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Key materials for energy transformation: rare earth elements

2022-06-12 21:00:26
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The International Renewable Energy Agency issued a report entitled "critical materials for the energy transition: rare earth elements". The summary is as follows:

Rare earth is composed of 17 chemical elements, several of which are crucial to energy transformation. Neodymium, praseodymium, dysprosium and terbium are the key to produce permanent magnets for electric vehicles (EV) and wind turbines. Neodymium is very important in terms of volume. Yttrium and scandium are used in some types of hydrogen electrolysis cells, while europium, terbium and yttrium are used for energy-saving fluorescent lighting. Traditional energy also relies on rare earth elements (REE), such as catalysts used to produce automobile exhaust.


Demand and market growth forecast


In 2020, the global rare earth production reached 240000 tons. In particular, the demand for permanent magnets is expected to increase significantly in the next few years. About 29-35% of rare earth materials are used for permanent magnets, of which less than 15% are used for electric vehicles. In 2020, electric vehicles used about 6000-9000 tons of neodymium, accounting for 15-20% of all permanent magnets used in 2020; About 10% of permanent magnets (4000 tons of neodymium) are used in wind turbines. In 2020, electric vehicles and wind turbines together accounted for about one-third of the use of magnets. Although wind turbine production is expected to double in the next decade, electric vehicle manufacturing is expected to grow by an order of magnitude.


Dysprosium and a small amount of terbium are added to the permanent magnet to improve thermal stability. Although the amount of dysprosium is small compared with neodymium, the resources of dysprosium are much less than neodymium. Therefore, dysprosium supply is a key factor in terms of rare earth element supply. The supply of permanent magnet materials will need to be greatly increased to meet the demand of the growing electric vehicle industry. According to the ambitious energy transformation plans of various countries, the total demand for permanent magnets and the rare earth elements contained in them by electric vehicles and wind energy may more than double between now and 2030.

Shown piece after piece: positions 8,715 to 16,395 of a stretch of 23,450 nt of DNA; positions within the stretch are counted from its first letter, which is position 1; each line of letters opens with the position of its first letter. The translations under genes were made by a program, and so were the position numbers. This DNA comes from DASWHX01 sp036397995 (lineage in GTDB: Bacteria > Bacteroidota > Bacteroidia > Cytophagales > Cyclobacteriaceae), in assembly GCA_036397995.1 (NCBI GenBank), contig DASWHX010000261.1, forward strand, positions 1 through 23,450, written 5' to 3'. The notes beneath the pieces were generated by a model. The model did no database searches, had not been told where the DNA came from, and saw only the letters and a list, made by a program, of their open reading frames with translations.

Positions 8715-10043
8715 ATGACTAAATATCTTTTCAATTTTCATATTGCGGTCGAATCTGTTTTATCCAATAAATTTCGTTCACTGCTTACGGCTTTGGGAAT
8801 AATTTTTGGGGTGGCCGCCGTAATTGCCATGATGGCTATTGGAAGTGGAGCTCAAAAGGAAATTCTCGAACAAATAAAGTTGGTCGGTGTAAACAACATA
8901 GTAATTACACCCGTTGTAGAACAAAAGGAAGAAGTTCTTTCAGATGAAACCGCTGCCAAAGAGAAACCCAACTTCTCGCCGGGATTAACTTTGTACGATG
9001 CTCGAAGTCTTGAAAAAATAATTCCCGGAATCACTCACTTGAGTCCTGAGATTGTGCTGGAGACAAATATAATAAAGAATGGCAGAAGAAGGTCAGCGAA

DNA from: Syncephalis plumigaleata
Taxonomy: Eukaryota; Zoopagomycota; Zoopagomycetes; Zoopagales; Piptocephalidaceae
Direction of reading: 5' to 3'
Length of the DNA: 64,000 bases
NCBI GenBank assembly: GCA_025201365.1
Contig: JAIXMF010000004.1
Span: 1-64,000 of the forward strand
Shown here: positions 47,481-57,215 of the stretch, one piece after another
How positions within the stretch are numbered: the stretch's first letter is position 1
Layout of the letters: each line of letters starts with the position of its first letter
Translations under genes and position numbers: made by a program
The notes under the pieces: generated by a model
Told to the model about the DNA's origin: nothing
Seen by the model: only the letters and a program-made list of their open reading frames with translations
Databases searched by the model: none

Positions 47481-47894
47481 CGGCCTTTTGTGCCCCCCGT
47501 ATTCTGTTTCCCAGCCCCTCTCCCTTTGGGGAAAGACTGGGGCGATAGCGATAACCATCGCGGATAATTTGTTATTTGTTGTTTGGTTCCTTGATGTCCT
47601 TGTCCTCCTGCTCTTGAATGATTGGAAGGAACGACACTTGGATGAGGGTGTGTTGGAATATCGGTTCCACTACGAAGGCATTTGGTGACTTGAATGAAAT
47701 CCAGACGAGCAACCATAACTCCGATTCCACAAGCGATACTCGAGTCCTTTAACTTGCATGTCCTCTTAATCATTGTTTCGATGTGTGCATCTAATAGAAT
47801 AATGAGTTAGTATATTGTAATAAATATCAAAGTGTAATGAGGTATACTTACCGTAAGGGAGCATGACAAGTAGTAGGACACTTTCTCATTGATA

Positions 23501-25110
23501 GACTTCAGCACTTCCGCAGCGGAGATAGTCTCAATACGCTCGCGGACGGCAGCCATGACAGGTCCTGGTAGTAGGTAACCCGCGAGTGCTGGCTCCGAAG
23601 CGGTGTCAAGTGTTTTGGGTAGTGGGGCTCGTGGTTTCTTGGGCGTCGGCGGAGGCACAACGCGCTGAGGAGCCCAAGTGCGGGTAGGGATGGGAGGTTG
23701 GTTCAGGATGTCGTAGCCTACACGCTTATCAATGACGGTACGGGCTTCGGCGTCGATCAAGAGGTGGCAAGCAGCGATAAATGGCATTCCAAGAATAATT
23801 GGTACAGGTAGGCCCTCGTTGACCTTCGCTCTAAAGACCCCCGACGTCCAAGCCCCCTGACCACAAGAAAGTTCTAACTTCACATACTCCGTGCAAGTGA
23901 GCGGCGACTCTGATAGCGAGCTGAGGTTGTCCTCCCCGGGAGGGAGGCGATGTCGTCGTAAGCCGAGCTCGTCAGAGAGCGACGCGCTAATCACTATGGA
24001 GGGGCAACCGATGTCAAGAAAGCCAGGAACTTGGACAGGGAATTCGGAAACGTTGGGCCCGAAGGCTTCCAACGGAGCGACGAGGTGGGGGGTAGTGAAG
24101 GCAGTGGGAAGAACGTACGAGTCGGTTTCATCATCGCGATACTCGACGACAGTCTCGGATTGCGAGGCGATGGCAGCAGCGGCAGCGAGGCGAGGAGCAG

Supply outlook


Although there are enough known rare earth resources to meet all the needs of energy transformation, the main challenge is to expand mining and processing capacity across the value chain according to demand growth. Natural rare earth deposits usually contain a mixture of rare earths. Neodymium accounts for about 20% of these deposits on average. However, the supply of each rare earth element needs to be assessed separately; The data value of the whole group is limited and cannot reflect the actual scarcity. Many deposits also contain radioactive substances such as uranium or thorium, which complicates tailings management. In fact, different rare earth elements are produced together, and their markets are dividing, which means that the supply of some rare earth elements is facing a shortage, while the supply of other rare earth elements is exceeding the demand. This situation will be further aggravated in the next few years. The key is to understand individual rare earth elements, rather than treat them as a whole.


Rare earth deposits are widely distributed. It is economically feasible to expand mining in many places, but processing capacity is not easy to expand, which depends on various factors, including know-how concentrated in certain countries. The increased mining industry also needs to be combined with the concept of circular economy, such as recycling and reuse, and innovation to reduce demand growth. Dysprosium has a high concentration in the ionic clay deposits in southern China and Myanmar. Other countries in the region, such as Vietnam, have similar resources to be developed.


In addition to natural resources, some residue streams, such as red mud (from aluminum production), coal-fired fly ash and gypsum (from coal-fired power generation), contain large amounts of recoverable rare earth elements. In addition, new offshore deposits have recently been discovered. However, these options are not yet economically feasible and may not meet the needs. Rare earth metallurgy, including separation, metal manufacturing, casting and magnet manufacturing, is technically challenging, which limits the entry of new suppliers.